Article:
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Long-Term and Seasonal Trend Decomposition of Maumee River Nutrient Inputs to Western Lake Erie

Overview of attention for article published in Environmental Science & Technology, February 2015
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Title
Long-Term and Seasonal Trend Decomposition of Maumee River Nutrient Inputs to Western Lake Erie
Published in
Environmental Science & Technology, February 2015
DOI 10.1021/es5062648
Pubmed ID
Authors

Craig A. Stow, YoonKyung Cha, Laura T. Johnson, Remegio Confesor, R. Peter Richards

Abstract

Cyanobacterial blooms in western Lake Erie have recently garnered widespread attention. Current evidence indicates that a major source of the nutrients that fuel these blooms is the Maumee River. We applied a seasonal trend decomposition technique to examine long-term and seasonal changes in Maumee River discharge and nutrient concentrations and loads. Our results indicate similar long-term increases in both regional precipitation and Maumee River discharge (1975-2013), although changes in the seasonal cycles are less pronounced. Total and dissolved phosphorus concentrations declined from the 1970s into the 1990s; since then, total phosphorus concentrations have been relatively stable, while dissolved phosphorus concentrations have increased. However, both total and dissolved phosphorus loads have increased since the 1990s because of the Maumee River discharge increases. Total nitrogen and nitrate concentrations and loads exhibited patterns that were almost the reverse of those of phosphorus, with increases into the 1990s and decreases since then. Seasonal changes in concentrations and loads were also apparent with increases since approximately 1990 in March phosphorus concentrations and loads. These documented changes in phosphorus, nitrogen, and suspended solids likely reflect changing land-use practices. Knowledge of these patterns should facilitate efforts to better manage ongoing eutrophication problems in western Lake Erie.

Mendeley readers

The data shown below were compiled from readership statistics for 147 Mendeley readers of this research output. Click here to see the associated Mendeley record.

Geographical breakdown

Country Count As %
United States 3 2%
Germany 1 <1%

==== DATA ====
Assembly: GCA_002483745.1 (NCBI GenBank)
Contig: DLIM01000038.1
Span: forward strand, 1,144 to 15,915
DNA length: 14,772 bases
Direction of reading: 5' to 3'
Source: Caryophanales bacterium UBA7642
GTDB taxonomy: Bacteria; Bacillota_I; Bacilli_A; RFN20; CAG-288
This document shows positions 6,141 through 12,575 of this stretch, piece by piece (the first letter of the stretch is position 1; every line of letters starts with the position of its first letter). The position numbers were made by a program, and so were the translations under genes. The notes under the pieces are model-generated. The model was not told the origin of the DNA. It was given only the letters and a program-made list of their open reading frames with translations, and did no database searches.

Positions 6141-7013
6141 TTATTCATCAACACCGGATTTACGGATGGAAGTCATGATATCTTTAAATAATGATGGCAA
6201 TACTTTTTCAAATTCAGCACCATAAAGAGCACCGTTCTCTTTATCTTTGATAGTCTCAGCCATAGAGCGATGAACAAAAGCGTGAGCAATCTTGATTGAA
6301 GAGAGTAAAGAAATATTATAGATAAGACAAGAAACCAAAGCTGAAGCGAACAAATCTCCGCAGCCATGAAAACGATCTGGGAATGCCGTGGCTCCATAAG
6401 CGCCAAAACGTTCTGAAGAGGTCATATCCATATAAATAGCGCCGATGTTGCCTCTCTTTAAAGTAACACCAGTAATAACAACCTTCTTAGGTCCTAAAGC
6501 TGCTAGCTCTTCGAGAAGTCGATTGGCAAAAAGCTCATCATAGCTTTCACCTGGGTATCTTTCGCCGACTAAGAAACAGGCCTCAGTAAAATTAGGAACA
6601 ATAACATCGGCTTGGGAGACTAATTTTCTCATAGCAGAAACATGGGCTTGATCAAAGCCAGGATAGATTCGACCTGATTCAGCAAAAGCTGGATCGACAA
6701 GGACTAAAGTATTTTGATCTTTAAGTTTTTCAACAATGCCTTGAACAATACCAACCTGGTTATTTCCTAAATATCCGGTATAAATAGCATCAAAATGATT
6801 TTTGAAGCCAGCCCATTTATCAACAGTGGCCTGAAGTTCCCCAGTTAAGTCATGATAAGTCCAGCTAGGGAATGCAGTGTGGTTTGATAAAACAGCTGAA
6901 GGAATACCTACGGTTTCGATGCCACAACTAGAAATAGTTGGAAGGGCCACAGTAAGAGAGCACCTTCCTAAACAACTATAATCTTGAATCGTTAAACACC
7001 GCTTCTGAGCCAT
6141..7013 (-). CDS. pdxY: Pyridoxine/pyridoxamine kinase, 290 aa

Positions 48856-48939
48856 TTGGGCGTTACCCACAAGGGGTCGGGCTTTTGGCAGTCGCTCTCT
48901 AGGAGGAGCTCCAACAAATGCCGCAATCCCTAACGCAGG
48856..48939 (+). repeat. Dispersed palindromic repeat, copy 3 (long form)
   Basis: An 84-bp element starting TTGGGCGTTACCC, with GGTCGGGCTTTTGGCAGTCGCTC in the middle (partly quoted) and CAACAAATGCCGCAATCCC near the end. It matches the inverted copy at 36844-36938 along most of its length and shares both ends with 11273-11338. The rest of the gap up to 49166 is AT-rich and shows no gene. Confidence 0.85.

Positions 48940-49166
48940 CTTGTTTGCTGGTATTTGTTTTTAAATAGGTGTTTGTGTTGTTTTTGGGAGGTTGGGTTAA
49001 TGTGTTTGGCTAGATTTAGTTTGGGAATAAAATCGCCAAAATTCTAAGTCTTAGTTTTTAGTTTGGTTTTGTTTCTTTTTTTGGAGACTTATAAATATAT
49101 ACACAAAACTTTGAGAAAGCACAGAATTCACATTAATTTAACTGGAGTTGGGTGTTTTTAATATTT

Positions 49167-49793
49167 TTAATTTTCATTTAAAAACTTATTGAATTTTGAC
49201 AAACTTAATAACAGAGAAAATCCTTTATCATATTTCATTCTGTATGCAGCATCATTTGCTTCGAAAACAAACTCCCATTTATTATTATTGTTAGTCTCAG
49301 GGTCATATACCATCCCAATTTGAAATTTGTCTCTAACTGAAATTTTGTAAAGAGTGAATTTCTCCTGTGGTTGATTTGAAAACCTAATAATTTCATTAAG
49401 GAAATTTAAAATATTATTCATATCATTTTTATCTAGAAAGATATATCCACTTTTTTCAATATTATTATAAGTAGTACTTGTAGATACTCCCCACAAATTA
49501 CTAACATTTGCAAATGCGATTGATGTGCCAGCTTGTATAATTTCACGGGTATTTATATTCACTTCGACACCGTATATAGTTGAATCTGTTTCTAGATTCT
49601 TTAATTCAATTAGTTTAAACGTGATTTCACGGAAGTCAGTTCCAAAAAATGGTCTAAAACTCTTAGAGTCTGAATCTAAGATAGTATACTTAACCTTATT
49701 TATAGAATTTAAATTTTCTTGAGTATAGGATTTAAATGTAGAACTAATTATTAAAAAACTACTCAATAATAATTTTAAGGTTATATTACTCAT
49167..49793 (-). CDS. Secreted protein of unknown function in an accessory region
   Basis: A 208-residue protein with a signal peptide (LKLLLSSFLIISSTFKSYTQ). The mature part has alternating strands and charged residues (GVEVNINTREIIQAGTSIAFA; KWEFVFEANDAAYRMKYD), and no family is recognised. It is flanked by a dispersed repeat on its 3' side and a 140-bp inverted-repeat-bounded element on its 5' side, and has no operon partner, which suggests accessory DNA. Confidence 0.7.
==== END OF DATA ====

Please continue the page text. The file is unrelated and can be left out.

Unknown 143 97%

Demographic breakdown

Readers by professional status Count As %
Student > Master 32 22%
Researcher 30 20%
Student > Ph. D. Student 21 14%
Student > Bachelor 12 8%
Student > Doctoral Student 9 6%
Other 20 14%
Unknown 23 16%
Readers by discipline Count As %
Environmental Science 49 33%
Agricultural and Biological Sciences 26 18%
Engineering 14 10%
Earth and Planetary Sciences 13 9%
Chemistry 4 3%
Other 3 2%
Unknown 38 26%

Attention Score in Context

This research output has an Altmetric Attention Score of 1. This is our high-level measure of the quality and quantity of online attention that it has received. This Attention Score, as well as the ranking and number of research outputs shown below, was calculated when the research output was last mentioned on 02 March 2015.
All research outputs
#9,833,806
of 12,313,065 outputs
Outputs from Environmental Science & Technology
#11,038
of 12,334 outputs
Outputs of similar age
#157,289
of 225,258 outputs
Outputs of similar age from Environmental Science & Technology
#238
of 292 outputs
Altmetric has tracked 12,313,065 research outputs across all sources so far. This one is in the 11th percentile – i.e., 11% of other outputs scored the same or lower than it.
So far Altmetric has tracked 12,334 research outputs from this source. They typically receive a lot more attention than average, with a mean Attention Score of 11.1. This one is in the 4th percentile – i.e., 4% of its peers scored the same or lower than it.
Older research outputs will score higher simply because they've had more time to accumulate mentions. To account for age we can compare this Altmetric Attention Score to the 225,258 tracked outputs that were published within six weeks on either side of this one in any source. This one is in the 17th percentile – i.e., 17% of its contemporaries scored the same or lower than it.
We're also able to compare this research output to 292 others from the same source and published within six weeks on either side of this one. This one is in the 8th percentile – i.e., 8% of its contemporaries scored the same or lower than it.